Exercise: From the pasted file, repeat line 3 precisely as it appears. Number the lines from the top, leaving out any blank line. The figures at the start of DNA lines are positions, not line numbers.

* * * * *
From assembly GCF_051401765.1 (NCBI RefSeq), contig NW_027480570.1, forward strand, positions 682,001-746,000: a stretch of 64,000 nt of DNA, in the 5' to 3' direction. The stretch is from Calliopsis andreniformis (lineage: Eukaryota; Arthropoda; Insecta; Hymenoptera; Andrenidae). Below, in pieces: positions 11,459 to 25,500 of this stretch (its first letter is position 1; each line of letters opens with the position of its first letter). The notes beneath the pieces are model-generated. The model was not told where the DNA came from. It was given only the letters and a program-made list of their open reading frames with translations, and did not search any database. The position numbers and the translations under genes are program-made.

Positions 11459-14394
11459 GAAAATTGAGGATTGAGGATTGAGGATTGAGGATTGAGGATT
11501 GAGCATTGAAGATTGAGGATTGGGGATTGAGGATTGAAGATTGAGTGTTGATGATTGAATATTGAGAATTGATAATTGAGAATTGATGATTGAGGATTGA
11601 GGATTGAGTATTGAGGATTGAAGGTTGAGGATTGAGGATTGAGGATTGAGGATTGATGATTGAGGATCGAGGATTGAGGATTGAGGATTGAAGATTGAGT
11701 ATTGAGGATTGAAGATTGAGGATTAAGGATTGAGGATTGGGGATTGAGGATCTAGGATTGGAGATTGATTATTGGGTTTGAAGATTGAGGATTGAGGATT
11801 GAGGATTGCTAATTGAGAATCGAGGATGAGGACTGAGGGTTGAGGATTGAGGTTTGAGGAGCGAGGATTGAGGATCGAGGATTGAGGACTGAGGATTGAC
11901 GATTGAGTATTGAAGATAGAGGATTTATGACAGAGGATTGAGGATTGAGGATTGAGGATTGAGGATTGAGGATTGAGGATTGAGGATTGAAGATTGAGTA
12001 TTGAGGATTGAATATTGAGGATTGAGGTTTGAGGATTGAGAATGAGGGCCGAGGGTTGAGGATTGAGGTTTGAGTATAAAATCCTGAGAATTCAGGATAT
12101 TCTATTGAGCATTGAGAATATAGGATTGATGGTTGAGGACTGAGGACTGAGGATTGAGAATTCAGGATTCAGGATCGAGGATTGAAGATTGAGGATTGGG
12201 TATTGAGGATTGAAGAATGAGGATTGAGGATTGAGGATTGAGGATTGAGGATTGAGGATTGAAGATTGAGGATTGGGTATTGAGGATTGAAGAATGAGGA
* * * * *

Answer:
11459 GAAAATTGAGGATTGAGGATTGAGGATTGAGGATTGAGGATT